Monday, January 3, 2011

Porotos Granados- Hideously Californicated

The bread is most essential.

This is a traditional Chilean summer dish. Or it would be, if I were using fresh cranberry beans instead of dry red beans. And if the corn were not sweet corn and there were less of it. And if the squash were more cooked. And if the tomatoes were not canned and not in the stew but sliced on a plate next to it. And if I didn't include paprika- it's too spicy.

To quote C precisely, "It's nothing like the stew I grew up with, but if you kept making it forever, I would be happy." It's very hearty- it straight up sticks to your ribs. I figure some of my imaginary readers are looking for something that will make them feel full and also warm.

The next set of instructions is for people who still have problems with not cooking their own beans. Feel free to skip this and use two fifteen ounce cans of unseasoned small red beans and two cups of water. (or pinto beans)

Take two cups small red beans and simmer them in 6 cups of water for about two hours. Add water if necessary. When the beans are almost tender, carry on with the recipe.

Slice, seed, and peel about two cups of winter squash. (They do sell the prepared squash in the frozen section now, if you don't have a half squash moping around the fridge.) Simmer with the beans (and a bay leaf) until the squash is fully cooked and on its way to disintegration.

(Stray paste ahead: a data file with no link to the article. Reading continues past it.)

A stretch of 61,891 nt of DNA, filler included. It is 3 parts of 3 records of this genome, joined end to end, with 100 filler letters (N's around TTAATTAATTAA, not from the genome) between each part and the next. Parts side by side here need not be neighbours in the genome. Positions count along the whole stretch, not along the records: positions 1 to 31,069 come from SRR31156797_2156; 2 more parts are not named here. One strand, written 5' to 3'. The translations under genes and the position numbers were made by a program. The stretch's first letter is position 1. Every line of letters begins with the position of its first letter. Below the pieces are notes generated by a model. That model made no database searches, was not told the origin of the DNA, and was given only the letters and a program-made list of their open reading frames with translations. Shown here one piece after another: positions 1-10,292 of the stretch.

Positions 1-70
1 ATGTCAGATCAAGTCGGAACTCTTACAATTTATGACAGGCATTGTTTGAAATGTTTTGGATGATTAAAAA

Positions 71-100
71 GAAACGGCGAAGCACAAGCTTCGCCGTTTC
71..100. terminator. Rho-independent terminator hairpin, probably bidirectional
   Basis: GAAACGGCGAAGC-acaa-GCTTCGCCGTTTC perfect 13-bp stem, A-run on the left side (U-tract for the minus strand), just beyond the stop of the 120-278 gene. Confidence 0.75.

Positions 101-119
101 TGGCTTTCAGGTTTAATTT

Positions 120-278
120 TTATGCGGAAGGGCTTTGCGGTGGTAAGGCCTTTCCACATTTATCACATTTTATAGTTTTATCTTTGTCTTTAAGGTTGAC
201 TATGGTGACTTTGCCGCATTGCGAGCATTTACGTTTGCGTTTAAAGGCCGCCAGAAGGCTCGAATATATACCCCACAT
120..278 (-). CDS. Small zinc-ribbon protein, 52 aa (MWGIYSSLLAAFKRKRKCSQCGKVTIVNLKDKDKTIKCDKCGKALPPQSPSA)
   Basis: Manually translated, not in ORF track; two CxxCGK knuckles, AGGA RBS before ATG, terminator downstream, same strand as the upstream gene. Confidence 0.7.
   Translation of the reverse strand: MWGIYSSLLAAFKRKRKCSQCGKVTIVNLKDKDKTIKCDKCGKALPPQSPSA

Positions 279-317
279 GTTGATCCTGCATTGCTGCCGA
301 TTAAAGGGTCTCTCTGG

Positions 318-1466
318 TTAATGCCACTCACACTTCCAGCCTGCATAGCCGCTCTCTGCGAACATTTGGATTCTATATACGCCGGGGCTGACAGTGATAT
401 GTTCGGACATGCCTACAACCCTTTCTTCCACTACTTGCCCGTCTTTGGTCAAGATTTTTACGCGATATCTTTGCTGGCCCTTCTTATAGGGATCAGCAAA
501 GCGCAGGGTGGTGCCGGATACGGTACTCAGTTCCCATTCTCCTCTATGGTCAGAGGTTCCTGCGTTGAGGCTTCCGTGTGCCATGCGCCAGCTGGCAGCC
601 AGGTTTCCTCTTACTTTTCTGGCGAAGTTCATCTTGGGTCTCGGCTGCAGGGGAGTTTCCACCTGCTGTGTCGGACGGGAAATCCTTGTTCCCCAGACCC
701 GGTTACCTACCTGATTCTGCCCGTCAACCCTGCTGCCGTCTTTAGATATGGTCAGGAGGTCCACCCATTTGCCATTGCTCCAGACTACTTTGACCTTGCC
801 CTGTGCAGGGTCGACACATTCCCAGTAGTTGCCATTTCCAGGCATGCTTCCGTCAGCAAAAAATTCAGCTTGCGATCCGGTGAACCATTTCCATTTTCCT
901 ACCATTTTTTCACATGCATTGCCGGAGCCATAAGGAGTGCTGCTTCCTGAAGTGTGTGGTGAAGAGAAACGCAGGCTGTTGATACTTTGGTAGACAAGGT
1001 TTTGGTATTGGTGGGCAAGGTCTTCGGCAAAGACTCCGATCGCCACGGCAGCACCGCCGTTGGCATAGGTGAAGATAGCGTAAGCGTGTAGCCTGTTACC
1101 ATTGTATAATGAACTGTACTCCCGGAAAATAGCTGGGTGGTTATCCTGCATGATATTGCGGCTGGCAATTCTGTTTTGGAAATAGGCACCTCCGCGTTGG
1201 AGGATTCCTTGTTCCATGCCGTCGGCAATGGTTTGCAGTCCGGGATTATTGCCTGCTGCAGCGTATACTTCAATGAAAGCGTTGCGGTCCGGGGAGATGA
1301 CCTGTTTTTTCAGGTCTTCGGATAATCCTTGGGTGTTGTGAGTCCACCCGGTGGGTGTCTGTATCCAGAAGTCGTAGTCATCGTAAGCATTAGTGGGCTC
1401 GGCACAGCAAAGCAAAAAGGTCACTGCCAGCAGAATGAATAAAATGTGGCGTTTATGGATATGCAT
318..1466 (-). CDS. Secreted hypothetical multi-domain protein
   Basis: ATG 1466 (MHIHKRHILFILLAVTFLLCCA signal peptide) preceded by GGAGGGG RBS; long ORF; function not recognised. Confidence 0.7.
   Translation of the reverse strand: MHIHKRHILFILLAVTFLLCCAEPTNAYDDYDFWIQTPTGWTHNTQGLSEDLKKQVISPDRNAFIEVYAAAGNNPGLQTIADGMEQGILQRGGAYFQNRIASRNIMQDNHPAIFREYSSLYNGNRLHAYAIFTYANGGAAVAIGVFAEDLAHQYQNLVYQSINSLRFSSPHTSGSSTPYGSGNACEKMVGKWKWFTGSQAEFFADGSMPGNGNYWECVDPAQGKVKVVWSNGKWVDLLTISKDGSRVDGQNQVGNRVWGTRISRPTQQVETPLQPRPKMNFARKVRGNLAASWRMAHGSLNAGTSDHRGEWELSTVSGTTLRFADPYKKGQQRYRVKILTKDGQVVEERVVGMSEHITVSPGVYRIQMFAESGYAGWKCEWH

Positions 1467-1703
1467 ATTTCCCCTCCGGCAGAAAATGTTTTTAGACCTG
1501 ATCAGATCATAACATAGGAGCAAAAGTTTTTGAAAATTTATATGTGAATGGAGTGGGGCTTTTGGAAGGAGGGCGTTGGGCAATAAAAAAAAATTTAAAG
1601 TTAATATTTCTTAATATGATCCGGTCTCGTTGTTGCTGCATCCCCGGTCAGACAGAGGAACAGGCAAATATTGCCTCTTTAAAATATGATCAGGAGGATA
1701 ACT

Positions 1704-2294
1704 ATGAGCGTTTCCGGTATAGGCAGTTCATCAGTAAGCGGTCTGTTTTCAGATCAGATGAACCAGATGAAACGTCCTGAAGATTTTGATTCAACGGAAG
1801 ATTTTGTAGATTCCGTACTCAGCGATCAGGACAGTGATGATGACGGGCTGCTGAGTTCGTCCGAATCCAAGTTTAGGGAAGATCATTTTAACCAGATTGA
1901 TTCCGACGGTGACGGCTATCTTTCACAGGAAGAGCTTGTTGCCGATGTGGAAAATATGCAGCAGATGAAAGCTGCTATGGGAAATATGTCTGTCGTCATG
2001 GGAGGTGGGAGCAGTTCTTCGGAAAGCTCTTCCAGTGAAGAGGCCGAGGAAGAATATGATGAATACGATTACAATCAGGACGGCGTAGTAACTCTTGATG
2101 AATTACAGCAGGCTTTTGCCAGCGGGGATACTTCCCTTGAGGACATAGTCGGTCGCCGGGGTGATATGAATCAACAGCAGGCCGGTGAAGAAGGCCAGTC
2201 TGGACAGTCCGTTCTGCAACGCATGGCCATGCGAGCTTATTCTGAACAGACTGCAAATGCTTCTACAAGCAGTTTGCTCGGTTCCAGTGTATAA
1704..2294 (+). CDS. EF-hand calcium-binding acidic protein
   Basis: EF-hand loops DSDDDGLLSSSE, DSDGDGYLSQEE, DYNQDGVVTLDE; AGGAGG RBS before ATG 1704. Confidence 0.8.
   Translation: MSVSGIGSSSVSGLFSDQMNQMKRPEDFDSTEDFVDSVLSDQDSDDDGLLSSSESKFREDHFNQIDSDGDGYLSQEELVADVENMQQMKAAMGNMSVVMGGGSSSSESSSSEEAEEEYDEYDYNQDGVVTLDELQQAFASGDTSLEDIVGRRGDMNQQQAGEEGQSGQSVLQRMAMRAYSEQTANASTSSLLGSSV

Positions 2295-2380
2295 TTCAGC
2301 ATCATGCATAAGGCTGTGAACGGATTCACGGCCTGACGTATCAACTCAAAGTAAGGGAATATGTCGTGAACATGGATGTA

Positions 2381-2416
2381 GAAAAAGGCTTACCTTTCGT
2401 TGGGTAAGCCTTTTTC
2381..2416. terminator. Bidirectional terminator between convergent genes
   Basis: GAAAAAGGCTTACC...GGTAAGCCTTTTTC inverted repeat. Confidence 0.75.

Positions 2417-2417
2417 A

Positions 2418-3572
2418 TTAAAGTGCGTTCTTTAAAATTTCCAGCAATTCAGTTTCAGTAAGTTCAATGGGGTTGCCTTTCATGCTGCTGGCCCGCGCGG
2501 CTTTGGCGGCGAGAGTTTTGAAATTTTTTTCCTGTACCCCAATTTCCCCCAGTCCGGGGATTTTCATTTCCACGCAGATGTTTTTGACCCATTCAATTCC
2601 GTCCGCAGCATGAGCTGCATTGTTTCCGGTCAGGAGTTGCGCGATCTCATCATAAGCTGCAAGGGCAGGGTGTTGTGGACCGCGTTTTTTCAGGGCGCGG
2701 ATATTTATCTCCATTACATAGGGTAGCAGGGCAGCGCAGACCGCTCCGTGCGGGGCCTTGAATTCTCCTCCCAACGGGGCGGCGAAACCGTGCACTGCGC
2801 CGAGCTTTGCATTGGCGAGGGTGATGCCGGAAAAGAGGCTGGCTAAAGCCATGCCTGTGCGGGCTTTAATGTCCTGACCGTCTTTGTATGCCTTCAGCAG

Slice 1/2 onion and saute in oil until tender. Add 1/2 teaspoon cumin, 1/2 teaspoon paprika, and 1 cup corn. Saute briefly- until the corn is coated with spices. Add to the beans with a 15 oz. can of diced tomatoes. Simmer for about 15 minutes- the texture should be something like chili, so add water if needed. (Or steal the broth with a spoon and wander around sipping a mug of bean juice.) Eat with lots of bread. No, more bread than that.


  1. I forgot to mention that this recipe is entirely Pre-Columbian, save for one and two halves ingredients. First person to guess which ones gets to suggest a bad idea.

  2. bay leaf, cumin, and paprika are old world i think.

  3. Dang, I forgot about bay. Still, there are native bays here- like the native onion- which have been replaced by European relatives.

    Paprika is a pepper, and so entirely new.